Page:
As he turned in our direction to run my camera man (PH Johan Nel) dropped his camera and grabbed his rifle. This was not necessary as the bull turned and ran parallel to us and stopped. Reloading, I aimed for a side on shoulder shot and he immediately turned away. My shot hit his right leg at the shoulder and broke the bone and he fell. Another shot through his left shoulder I thought ended him but he raised his head and then his head dropped with the common death bellow. A final shot ended his life but was really not needed. Actually, anything after the first shot was not necessary but it is good to end it quickly.








A couple of days later we went looking for sable. We came to a water hole with fresh tracks both going in and out but no sable or another animals. We made a two hour circle of several kilometers and came back to the pan. Oh, my word! There was a huge sable leaving the pan. He didn’t see us and the wind was right so we stalked through the to within 50 yards. The bull stopped behind a clump of trees. I set the Locke 8-bore on sticks and waited for him to resume walking. When he did so, Basie whistled to get him to stop and I fired, hitting him behind the shoulder and through his lungs. He was well hit and he walked or stumbled slowly into the grass. I ran and gave him a finishing shot. He was dead but still on his feet. The second shot was not necessary but it hastened death so it was the right thing to do.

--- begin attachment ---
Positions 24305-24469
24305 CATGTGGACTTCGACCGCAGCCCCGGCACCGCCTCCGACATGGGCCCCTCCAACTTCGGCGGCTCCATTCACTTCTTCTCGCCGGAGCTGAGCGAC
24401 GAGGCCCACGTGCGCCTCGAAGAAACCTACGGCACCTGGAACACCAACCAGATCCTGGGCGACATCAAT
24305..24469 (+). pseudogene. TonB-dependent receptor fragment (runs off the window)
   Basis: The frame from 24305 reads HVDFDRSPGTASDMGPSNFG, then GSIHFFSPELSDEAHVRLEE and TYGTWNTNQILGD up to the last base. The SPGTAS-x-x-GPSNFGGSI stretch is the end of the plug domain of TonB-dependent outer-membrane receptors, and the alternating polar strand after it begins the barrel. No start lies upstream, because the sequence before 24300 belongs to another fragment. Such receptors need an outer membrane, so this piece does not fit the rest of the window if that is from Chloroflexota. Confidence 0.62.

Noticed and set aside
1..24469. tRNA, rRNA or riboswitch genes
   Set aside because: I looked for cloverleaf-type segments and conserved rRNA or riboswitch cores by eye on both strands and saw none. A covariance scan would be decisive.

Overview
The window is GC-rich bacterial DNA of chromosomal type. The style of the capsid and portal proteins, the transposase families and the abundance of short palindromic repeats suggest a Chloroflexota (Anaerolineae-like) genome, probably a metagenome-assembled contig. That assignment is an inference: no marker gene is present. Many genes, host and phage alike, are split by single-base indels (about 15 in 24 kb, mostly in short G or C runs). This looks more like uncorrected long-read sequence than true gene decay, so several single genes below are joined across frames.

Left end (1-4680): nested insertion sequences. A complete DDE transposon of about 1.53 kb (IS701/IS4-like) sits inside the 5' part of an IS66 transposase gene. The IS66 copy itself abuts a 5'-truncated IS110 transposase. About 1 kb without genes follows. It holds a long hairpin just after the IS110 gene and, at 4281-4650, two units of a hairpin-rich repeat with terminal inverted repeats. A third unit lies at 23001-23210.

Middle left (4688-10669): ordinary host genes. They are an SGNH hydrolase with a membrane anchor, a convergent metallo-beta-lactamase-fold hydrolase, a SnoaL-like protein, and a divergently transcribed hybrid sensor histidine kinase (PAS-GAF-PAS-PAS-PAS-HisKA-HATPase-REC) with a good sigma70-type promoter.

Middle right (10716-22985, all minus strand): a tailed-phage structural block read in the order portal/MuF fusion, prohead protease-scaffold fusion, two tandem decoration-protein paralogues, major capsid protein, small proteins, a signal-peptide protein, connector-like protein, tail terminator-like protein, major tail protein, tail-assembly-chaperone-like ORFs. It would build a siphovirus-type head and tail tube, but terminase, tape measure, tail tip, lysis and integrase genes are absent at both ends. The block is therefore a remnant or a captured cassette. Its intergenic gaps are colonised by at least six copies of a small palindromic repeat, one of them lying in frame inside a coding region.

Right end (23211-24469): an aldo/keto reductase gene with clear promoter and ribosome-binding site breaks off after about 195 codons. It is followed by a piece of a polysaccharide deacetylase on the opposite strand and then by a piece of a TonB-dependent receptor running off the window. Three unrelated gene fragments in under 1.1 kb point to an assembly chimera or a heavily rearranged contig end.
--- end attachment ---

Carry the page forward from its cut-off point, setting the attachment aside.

My last day we sat at a pan looking for a big warthog. A good tusker came in and as he drank a single shot quartering on ended his existence. Warthogs are the only animal I have taken sitting in a hide at a pan.